Avery at the start of his animation career continued being employed by the Walter Lantz studio]] in the early 1930s. He worked on the majority of the Oswald the Lucky Rabbit cartoons from 1931 to 1935. He is shown as 'animator' on the original title card credits on the Oswald cartoons. He later claimed to have directed two cartoons during this time. During some office horseplay at the Lantz studio, a thumbtack flew into Avery's left eye and caused him to lose his sight in that eye. Some speculate it was his lack of depth perception that gave him his unique look at animation and bizarre directorial style. The incident is described in some detail by Barrier, based in part on old interviews with Avery. Part of the typical crude horseplay at the Universal studio was using a rubber band or a paper spitball to target the back of a colleague's head. They would shout "Bull's eye" after every successful shot. An animator called Charles Hastings decided to take the game one step further, by using a wire paper clip instead. Avery heard one of his colleagues telling him to look out. He reacted by turning around. Instead of the back of his head, the paper clip hit Avery in his left eye. He instantly lost use of his eye. 
As an animator, Avery worked under director Bill Nolan. Nolan reportedly delegated work to Avery, whenever Avery had to animate a sequence. Nolan's instructions for a scene involving Oswald being chased by bees, were reportedly simple. He would describe in which direction Oswald was running ("right to left") and for how many feet. The rest of the details were left up to Avery.  Avery started handing out work to other animators working under Nolan. He still wanted more control over the creative process, and served as a de facto director for a couple of films. Based on Avery's recollections, there is a description of how this happened. He was submitting sight gags for use in the short films. Some of them were used in the actual films, and some funny ones were left out. He wanted to somehow get all his gags in the finished film. So he asked Nolan to let him create the entire storyboard for a film. Nolan instructed Avery to not only draw the storyboard, but to work on the timing and the layout on his own. Avery completed two films using this process. An older Avery recalled that both films "were terrible", though they got accepted for release. 
In April 1935, Avery lost his job at the Universal studio. He was reportedly displeased with his salary, and had started giving up on his work. After about six weeks of substandard work, his superiors let him go. Two days after being fired from Universal, Avery married his girlfriend. She was also employed at the Universal studio, as an inker.  The newlyweds spend a long honeymoon in Oregon, but had to return to Los Angeles when they run out of money.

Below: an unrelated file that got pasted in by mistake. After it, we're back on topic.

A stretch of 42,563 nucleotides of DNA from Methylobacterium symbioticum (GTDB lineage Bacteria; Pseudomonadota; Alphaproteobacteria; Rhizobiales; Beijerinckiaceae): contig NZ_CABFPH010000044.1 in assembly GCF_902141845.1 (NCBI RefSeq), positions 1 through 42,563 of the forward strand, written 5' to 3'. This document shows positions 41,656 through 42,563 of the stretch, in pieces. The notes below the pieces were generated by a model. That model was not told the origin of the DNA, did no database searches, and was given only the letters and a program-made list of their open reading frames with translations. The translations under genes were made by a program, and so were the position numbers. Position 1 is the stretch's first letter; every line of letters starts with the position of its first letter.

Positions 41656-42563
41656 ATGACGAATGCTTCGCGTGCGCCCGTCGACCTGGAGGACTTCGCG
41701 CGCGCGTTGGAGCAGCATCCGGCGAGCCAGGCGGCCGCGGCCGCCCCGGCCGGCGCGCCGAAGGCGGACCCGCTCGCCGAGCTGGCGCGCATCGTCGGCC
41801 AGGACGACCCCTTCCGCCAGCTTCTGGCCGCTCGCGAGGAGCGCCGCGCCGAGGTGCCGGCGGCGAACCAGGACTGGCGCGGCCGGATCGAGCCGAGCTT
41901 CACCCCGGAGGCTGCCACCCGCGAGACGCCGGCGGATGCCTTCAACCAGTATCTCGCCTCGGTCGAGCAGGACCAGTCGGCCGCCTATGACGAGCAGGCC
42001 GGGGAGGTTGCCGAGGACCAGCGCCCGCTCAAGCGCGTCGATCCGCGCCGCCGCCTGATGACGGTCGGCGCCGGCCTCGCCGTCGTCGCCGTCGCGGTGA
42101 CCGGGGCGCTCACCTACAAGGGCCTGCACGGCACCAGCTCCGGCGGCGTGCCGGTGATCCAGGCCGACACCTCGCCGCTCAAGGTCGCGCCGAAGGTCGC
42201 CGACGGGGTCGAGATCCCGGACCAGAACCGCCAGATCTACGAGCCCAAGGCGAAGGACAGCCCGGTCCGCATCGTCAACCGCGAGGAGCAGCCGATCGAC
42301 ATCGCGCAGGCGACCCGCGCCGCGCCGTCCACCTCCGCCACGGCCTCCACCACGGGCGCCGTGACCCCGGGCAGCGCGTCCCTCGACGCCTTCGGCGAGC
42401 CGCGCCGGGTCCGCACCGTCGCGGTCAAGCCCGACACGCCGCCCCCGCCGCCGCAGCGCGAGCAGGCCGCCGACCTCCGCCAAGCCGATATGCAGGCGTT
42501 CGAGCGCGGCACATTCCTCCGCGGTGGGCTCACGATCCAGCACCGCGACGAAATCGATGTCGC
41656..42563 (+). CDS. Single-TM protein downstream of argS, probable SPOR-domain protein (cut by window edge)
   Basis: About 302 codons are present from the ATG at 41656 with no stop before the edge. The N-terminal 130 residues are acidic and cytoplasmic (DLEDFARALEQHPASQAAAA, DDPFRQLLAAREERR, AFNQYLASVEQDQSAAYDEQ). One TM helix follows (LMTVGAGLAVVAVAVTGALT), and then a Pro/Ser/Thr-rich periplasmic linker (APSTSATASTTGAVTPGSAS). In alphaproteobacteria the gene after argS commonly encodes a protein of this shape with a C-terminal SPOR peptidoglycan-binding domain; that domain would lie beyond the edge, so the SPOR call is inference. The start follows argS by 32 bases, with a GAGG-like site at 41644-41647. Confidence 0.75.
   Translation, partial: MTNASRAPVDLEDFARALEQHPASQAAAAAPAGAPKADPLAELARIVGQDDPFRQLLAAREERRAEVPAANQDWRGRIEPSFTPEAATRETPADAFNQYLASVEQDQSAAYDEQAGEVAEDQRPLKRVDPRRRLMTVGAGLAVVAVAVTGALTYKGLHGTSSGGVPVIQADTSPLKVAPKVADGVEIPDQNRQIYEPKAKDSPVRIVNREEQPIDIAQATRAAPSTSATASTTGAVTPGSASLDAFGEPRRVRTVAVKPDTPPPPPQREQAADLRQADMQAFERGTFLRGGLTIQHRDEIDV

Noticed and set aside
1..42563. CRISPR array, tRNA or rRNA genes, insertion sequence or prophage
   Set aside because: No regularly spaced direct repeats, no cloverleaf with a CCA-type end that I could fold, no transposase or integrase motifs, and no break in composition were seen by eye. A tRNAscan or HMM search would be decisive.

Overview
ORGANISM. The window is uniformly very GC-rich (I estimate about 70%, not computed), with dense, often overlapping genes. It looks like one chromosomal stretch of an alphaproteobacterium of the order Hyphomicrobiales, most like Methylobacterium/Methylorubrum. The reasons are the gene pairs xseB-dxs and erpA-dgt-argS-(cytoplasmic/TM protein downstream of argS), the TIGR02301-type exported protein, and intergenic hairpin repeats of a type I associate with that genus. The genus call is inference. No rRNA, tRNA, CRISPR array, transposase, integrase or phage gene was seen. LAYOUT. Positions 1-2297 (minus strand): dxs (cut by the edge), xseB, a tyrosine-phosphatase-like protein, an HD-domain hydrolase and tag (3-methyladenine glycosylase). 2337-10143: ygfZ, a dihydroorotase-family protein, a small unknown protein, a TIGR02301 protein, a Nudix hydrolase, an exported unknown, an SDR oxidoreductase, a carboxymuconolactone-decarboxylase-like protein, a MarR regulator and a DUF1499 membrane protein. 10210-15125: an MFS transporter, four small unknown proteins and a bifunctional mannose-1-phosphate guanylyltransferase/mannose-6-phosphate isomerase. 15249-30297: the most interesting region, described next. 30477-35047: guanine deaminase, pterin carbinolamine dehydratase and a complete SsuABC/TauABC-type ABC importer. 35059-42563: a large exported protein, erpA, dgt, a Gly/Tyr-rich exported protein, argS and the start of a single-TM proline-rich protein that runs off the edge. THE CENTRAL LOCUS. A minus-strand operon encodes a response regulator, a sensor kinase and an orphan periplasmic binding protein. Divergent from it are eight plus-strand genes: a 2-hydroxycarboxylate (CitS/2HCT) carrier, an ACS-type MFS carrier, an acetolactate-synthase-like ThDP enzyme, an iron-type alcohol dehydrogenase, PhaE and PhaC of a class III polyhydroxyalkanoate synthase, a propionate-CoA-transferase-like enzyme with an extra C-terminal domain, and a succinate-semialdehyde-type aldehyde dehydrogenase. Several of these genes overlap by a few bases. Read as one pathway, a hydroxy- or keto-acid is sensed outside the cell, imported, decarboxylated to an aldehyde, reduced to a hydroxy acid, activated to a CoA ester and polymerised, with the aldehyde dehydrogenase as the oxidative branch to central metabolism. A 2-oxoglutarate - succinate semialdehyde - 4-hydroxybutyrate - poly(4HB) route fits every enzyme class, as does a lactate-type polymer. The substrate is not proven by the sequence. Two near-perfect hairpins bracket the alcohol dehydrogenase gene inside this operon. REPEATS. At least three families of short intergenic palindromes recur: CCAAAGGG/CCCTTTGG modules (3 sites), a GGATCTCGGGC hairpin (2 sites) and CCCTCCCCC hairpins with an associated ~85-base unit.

In 1935, a recently-married Avery applied for a job at Leon Schlesinger Productions (the company later known as Warner Bros. Cartoons). Avery reportedly managed to convince producer Leon Schlesinger that he was an experienced director, a false claim. In Avery's own words: 
By 1935, when Avery was hired, the Schlesinger studio had only two full-time, regular film directors: Friz Freleng and Jack King. Avery became the third regular director.  The staff of the Schlesinger studio had become too large to be housed in a single building, at the Warner Bros. backlot in Sunset Boulevard. The new Avery unit of the studio was granted their own building, a five-room bungalow. The unit staff dubbed their quarters "Termite Terrace", due to its significant termite population.   "Termite Terrace" later became the nickname for the entire Schlesinger/Warners studio, primarily because Avery and his unit were the ones who defined what became known as "the Warner Bros. cartoon."
Avery was granted exclusive use of four animators: Bob Clampett, Chuck Jones, Sid Sutherland, and Virgil Ross. The first animated short film produced by this unit was Gold Diggers of '49 (1935), the third Looney Tunes film starring Beans. Beans was also featured in the film's title card, signifying that he was the intended protagonist. The film had a Western setting and cast Beans as a gold miner. Also featured in the film was a redesigned Porky Pig, making his second appearance.  The Avery unit, was assigned to work primarily on the black-and-white Looney Tunes instead of the Technicolor Merrie Melodies.
According to Martha Sigall, Avery was one of the few directors to visit the ink and paint department. She thinks he liked to see how his cartoons were turning out. He would answer questions and was always in good humor. When some of the artists humorously criticized the wild action in his animated shorts, Avery would take time to explain his rationale. Avery recalled that while working at Warner Bros., they had so much liberty. Nothing was held back as they had hardly any censorship of cartoons.
Creation of Looney Tunes stars